How to Make the Perfect Offer – Hudson Valley Real Estate

September 18th, 2016

The challenge is crafting a purchase offer that entices sellers, protects your interests, and maximizes your budget. Finding your dream home is the fun part!

Veterans and military buyers should lean on their real estate agent for help to strike the right balance. A seasoned agent is your best advocate and expert, whether you’re preparing to purchase at your new duty station or searching for your retirement home. Here’s a look at a few key considerations when it comes to making an offer on a home:


Come to the table prepared

Pre-qualification is a good first step, but it’s also a basic one. You’ll want to go a step further and get pre-approved for your home loan before you start your home search. It’ll give you a realistic idea of what you can afford, and you’ll be ready to make an offer if you see a home that you love.

For veterans and service members using their VA home loan benefits, the good news is you won’t need any money down in most cases. Yet the seller should know that you’re a highly qualified buyer, because you’ve gone through a rigorous screening process.

Some real estate agents won’t accept an offer on a home without a copy of the buyer’s pre-approval letter.

Look for something Uncle Sam would love

If you’re using FHA or VA financing, the home you select will generally need to be in move-in-ready shape. The appraisal process for government-backed loans includes a broad assessment of the property’s condition.

“Buyers can get really impressed with a house, but it’s my job to make sure that the price is going to line up in terms of the VA appraisal,” saysDuan Rockette, a real estate agent with Berkshire Hathaway HomeServices Select Properties and a retired Marine Corps First Sergeant.

That appraisal doesn’t just look at whether the home is worth the price you offer for it, but also whether it meets the VA’s minimum property requirements.

“I try to be open and upfront with the seller, even before writing the offer, asking them if they’re willing to address any repairs that may be an issue from the point of view of VA guidelines,” says Elisha Gutloff, a broker at Keller Williams in Raleigh, NC, who has worked with many veteran buyers.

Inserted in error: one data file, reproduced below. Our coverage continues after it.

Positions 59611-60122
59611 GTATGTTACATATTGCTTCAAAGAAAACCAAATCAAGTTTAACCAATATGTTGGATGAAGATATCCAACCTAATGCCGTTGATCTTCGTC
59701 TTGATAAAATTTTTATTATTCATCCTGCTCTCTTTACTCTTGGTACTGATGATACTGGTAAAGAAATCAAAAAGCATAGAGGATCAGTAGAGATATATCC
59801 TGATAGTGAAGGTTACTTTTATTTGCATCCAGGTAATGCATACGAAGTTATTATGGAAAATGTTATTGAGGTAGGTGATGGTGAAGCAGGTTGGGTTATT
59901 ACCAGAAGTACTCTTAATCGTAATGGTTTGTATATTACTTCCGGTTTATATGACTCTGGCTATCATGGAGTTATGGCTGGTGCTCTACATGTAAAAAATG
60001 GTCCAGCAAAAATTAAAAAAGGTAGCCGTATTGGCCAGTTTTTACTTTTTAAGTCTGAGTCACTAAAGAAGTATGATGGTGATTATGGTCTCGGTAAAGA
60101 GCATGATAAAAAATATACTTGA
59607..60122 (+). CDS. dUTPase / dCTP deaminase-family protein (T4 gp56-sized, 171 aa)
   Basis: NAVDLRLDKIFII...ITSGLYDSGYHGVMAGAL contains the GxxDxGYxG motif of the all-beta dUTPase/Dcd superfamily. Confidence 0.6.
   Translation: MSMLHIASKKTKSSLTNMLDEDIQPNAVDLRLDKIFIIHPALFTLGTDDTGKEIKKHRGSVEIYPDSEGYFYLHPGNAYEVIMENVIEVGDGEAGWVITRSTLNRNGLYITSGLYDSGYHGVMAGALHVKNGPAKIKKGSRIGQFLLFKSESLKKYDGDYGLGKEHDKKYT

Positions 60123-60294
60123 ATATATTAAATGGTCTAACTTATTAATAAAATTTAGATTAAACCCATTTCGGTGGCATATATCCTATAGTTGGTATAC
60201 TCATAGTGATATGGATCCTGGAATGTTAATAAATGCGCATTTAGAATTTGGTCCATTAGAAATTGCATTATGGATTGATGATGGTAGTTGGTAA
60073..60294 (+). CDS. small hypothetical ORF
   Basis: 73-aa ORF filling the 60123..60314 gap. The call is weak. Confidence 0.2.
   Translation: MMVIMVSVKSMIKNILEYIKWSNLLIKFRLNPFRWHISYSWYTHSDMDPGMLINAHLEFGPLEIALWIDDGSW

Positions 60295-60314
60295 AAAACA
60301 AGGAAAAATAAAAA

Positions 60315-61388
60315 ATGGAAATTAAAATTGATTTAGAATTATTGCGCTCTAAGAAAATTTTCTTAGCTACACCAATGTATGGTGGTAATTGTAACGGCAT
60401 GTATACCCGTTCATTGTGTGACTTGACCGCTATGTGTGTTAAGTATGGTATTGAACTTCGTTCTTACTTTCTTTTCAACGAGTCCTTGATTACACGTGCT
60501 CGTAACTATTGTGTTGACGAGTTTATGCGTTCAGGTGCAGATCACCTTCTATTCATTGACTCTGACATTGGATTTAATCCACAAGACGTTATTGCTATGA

The goal is to make sure buyers don’t purchase a home that’s unsafe or that could be difficult to sell down the road. You probably want to steer clear of fixer-uppers—and you might even get some concessions from the seller.

“With one home, the inspector came back and determined the carpet wasn’t sanitary, so the buyer got new carpet in the stairway and the first floor,” Gutloff says.

Have a backup—actually, have several

As any active-duty military family knows, sometimes you need to find a home, double quick. That means that if your first choice falls through, as often happens, you need to have a second choice lined up. And a third. And a fourth.

“I set the expectations with the buyer that it’s not a deal until you have that contract accepted,” says Rockette.

Protect yourself

Talk with your agent about what kind of contract contingencies you might need. Many would-be buyers insist on a home inspection contingency. These allow you to get an in-depth look at the property and reopen the contract to negotiation based on the results.

You’ll also want to safeguard your earnest money deposit in case the deal falls through because of a low appraised value or another issue beyond your control. More details HERE

Signs You May NOT be ready to Buy – Hudson Valley Real Estate

September 11th, 2016

Hordes of renters, innocently perusing their social media accounts, are noticing a theme. It’s not that everyone is getting married or obsessing over spiralized vegetables — they’re posting pictures of newly purchased homes. It’s happening all across America right now! But like your mother always said, just because everyone is doing it doesn’t mean you should — or should you? There areHome-Value certainly pros and cons of becoming a homeowner, and stumbling across just one dreamy listing of a home for sale in Anaheim, CA, with the perfect open-concept kitchen and fenced-in backyard can leave you thinking about little else. But then you realize you’d rather save your money for a travel adventure, and said dreamy house doesn’t come with the amenities you love at your apartment, like an on-site gym, pool, and doggie day care.